Former pastor of Jamestown church named in 2 lawsuits
A former pastor at a Jamestown church, who for years advocated against pornography and the need to uphold obscenity guidelines in literature, was named in two Child Victims Act lawsuits filed Wednesday in state Supreme Court in Chautauqua County.
The lawsuits both claim the Rev. Ralph P. Federico, who died in 2007, abused male victims while serving at St. John’s Roman Catholic Church in Jamestown. A similar accusation has been made against Federico while he served as pastor of Our Lady of Pompeii in Depew.
The 15- and 17-page lawsuits list the plaintiffs as “AB 192 Doe” and “AB 193 Doe,” respectively, and name St. John’s Roman Catholic Church, currently SS Peter & Paul Roman Catholic Church in Jamesotwn, as defendants.
The victims are being represented by Jeff Anderson & Associates in New York City and attorney Stephen Boyd in Williamsville.
“AB 192 Doe” claims he was sexually abused by Federico around 1976 when he was about 10 years old.
“Plaintiff was a student and participated in youth activities and/or church activities at St. John’s Parish,” the suit claims. “Plaintiff, therefore, developed great admiration, trust, reverence, and respect for the Roman Catholic Church, including Defendants and their agents, including Fr. Federico.”
The suit adds: “Defendants knew or should have known that there was a risk of child sexual abuse for children participating in Catholic programs and activities within the Diocese. At the very least, Defendants knew or should have known that they did not have sufficient information about whether or not there was a risk of child sexual abuse for children participating in Catholic programs and activities within the Diocese.”
“AB 193 Doe,” in the second lawsuit filed Wednesday, claims Federico allegedly engaged in “unpermitted sexual contact” around 1974 when the male victim was about 10 years old.
Federico was also named in a lawsuit filed in August 2019, when the Child Victims Act first went into effect allowing past victims of sexual abuse to file claims. Stacey Benson, an attorney for Jeff Anderson & Associates, said Federico was known to have a trailer in Mayville where some of the reported abuse took place. The attorney believes there are “several others out there” who likely suffered abuse by the pastor.
“For many survivors, it’s very important for them to file their cases,” Benson said, later adding, “doing so reflects their desire to help other surviviors who may have felt alone to come forward.”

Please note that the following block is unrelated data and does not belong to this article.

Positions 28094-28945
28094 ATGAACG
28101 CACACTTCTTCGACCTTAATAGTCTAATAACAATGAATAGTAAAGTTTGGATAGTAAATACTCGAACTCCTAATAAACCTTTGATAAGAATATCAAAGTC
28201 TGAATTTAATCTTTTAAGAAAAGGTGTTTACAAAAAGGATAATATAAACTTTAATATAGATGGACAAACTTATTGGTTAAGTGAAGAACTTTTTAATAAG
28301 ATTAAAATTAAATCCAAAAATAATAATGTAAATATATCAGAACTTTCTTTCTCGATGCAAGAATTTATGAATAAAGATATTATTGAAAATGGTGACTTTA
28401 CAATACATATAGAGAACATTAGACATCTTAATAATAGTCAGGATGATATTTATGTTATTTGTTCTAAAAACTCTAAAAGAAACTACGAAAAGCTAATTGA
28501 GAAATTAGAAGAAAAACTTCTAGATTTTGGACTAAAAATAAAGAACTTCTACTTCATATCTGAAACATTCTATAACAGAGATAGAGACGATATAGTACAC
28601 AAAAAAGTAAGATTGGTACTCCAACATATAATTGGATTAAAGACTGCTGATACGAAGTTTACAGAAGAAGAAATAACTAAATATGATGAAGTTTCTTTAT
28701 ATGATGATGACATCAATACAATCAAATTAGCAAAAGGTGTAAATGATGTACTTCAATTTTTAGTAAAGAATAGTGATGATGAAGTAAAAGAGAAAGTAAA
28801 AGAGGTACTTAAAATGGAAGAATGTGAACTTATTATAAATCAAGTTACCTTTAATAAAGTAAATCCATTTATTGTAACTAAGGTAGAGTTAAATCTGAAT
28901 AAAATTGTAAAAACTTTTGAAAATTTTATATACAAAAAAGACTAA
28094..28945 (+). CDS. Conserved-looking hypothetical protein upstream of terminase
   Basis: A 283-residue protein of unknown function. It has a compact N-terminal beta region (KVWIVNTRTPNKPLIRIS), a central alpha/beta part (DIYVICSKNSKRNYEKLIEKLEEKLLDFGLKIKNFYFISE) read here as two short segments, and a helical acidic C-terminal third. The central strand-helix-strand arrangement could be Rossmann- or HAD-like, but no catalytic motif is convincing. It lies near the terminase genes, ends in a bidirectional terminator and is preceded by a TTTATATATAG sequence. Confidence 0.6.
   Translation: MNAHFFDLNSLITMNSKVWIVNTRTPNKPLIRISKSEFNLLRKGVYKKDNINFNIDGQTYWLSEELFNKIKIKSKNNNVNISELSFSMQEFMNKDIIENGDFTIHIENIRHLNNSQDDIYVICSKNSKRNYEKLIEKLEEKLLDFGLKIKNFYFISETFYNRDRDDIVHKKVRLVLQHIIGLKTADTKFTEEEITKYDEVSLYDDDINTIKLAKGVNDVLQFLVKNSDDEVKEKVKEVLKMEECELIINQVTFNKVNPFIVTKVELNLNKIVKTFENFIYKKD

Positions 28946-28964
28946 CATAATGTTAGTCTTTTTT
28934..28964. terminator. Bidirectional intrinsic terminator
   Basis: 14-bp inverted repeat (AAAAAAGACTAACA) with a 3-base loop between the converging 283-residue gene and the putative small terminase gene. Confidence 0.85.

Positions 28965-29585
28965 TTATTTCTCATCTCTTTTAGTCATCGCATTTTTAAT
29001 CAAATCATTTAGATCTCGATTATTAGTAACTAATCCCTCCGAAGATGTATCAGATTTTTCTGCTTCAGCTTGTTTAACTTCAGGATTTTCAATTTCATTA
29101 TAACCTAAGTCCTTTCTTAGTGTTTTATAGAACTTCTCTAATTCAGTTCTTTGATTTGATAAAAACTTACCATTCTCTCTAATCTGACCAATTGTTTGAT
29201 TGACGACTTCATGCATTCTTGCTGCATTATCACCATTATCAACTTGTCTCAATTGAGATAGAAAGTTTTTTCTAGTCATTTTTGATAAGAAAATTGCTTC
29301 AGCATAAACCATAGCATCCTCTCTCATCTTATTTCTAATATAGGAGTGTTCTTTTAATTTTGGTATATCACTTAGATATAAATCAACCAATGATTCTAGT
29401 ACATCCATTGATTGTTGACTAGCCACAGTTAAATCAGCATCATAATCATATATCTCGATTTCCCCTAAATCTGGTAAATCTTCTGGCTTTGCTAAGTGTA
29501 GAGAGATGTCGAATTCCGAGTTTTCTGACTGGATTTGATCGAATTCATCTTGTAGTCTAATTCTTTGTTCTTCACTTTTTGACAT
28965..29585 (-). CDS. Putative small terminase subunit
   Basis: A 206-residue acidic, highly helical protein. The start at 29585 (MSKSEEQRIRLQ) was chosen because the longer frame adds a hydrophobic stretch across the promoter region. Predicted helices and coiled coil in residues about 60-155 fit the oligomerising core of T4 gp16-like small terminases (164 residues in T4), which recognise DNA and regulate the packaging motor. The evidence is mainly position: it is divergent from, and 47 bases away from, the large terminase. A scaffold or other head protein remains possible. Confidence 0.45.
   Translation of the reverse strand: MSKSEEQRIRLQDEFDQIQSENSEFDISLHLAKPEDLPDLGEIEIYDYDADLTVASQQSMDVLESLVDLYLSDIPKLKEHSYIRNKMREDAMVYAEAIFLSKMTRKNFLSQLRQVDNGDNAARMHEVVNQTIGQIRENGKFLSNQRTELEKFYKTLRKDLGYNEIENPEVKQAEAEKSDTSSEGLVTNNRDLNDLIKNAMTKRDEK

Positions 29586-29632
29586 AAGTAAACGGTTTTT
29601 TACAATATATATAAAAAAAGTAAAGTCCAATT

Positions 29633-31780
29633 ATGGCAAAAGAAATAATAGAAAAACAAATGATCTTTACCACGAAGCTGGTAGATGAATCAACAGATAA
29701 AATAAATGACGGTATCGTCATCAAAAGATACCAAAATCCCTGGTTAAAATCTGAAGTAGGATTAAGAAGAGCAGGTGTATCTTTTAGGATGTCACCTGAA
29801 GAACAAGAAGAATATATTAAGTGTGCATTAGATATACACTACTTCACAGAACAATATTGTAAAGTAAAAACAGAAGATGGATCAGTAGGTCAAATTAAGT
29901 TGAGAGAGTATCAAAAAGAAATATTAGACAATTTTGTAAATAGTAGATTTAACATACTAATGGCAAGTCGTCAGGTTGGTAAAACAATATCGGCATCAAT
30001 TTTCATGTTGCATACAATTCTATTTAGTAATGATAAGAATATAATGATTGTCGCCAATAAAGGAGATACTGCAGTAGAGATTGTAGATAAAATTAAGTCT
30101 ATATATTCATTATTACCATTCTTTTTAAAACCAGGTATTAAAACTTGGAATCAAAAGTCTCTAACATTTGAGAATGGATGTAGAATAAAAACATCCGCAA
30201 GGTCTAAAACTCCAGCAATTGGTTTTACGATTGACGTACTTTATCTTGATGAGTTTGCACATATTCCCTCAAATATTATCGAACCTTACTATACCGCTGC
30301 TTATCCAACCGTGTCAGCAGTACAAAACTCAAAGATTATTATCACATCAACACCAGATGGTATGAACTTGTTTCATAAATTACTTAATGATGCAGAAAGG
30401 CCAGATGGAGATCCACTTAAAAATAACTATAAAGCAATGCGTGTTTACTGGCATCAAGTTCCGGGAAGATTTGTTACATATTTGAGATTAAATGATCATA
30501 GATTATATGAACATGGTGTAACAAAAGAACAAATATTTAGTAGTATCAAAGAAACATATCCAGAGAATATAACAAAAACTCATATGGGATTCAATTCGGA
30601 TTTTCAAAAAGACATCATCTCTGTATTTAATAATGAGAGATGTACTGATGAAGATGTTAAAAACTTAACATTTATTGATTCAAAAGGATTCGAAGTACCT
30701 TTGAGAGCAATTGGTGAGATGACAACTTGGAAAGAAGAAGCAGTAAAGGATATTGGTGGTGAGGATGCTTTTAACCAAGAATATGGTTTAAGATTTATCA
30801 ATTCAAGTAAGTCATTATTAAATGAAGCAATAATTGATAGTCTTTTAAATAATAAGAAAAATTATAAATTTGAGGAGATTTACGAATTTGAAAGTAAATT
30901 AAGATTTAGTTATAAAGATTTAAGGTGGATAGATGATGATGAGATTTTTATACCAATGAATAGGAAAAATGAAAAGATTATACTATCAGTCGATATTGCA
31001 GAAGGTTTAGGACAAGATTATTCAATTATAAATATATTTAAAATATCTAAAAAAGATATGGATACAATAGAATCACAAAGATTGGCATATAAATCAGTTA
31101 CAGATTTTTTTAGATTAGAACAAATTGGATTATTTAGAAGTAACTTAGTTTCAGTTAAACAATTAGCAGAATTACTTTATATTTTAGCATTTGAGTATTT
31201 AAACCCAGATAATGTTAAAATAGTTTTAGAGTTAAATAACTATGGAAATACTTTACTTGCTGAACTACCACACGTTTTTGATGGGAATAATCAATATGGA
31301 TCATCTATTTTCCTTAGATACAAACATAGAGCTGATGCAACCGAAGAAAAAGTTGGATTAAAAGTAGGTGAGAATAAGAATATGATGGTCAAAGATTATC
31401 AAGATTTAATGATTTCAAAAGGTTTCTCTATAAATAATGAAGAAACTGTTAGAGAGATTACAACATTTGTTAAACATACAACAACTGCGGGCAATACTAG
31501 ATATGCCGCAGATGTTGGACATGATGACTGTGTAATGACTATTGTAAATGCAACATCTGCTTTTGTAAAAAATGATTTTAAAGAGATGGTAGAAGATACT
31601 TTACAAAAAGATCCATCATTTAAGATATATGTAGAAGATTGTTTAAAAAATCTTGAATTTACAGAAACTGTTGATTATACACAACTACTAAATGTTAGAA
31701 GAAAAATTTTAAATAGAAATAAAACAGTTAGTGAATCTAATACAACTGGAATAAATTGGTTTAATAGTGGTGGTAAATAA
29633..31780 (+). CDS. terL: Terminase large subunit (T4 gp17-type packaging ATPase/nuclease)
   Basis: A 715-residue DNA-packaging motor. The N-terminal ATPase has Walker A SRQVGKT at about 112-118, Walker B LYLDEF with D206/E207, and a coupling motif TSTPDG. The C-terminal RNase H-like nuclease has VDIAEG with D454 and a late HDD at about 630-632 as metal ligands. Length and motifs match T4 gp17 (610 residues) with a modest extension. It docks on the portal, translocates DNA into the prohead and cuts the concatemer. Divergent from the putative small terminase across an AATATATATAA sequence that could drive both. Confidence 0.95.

Benson noted that Federico is not included in the list of priests named by the Buffalo Diocese that have been acused of abuse.
Federico was a frequent contributor to local newspapers while he served in Western New York parishes. He wrote at least five pieces for The Post-Journal from 1975 to 1985 that discussed a range of topics including views against abortion. The pastor was also a frequent critic of pornography, and in the mid-1970s was the chairman of the Tri-county Chapter of Citizens for Decency Through Law Inc.
In a 1976 article in The Post-Journal, Federico expressed frustration in not being able to make contact with then-Chautauqua County District Attorney Paul King to “discuss a problem of pornography in the area.”
At issue was an obscenity case dismissed by a Jamestown City Court judge. Federico had swore out a complaint the previous spring charging the owner of a city newsstand with seven counts of second-degree obscenity. The complaint was based on newspapers and books that Federico bought at the newsstand and claimed contained indecent material.
A motion to dismiss the charges was later approved based on a state Court of Appeals ruling. Federico responded, calling the decision “legal baloney.”
A year earlier, in October 1975, Federico, told a gathering of law enforcement officials that obscenity guidelines should be enforced. It was part of an ongoing push by the then-pastor to “limit the display and sale of obscene materials in stores,” a newspaper article stated when describing the gathering.